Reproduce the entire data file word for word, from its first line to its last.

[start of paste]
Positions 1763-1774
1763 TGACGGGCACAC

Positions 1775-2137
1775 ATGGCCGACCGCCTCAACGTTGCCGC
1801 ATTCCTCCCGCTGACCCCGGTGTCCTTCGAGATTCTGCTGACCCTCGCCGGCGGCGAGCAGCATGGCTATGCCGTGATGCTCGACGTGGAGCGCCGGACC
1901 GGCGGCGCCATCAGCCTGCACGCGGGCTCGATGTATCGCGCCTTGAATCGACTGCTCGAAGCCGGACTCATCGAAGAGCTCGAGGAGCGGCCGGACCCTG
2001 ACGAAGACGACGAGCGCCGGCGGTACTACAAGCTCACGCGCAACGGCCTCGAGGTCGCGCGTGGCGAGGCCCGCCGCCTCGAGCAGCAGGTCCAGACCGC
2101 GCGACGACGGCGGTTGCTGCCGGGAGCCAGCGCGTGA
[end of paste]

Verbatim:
Positions 1763-1774
1763 TGACGGGCACAC

Positions 1775-2137
1775 ATGGCCGACCGCCTCAACGTTGCCGC
1801 ATTCCTCCCGCTGACCCCGGTGTCCTTCGAGATTCTGCTGACCCTCGCCGGCGGCGAGCAGCATGGCTATGCCGTGATGCTCGACGTGGAGCGCCGGACC
1901 GGCGGCGCCATCAGCCTGCACGCGGGCTCGATGTATCGCGCCTTGAATCGACTGCTCGAAGCCGGACTCATCGAAGAGCTCGAGGAGCGGCCGGACCCTG
2001 ACGAAGACGACGAGCGCCGGCGGTACTACAAGCTCACGCGCAACGGCCTCGAGGTCGCGCGTGGCGAGGCCCGCCGCCTCGAGCAGCAGGTCCAGACCGC
2101 GCGACGACGGCGGTTGCTGCCGGGAGCCAGCGCGTGA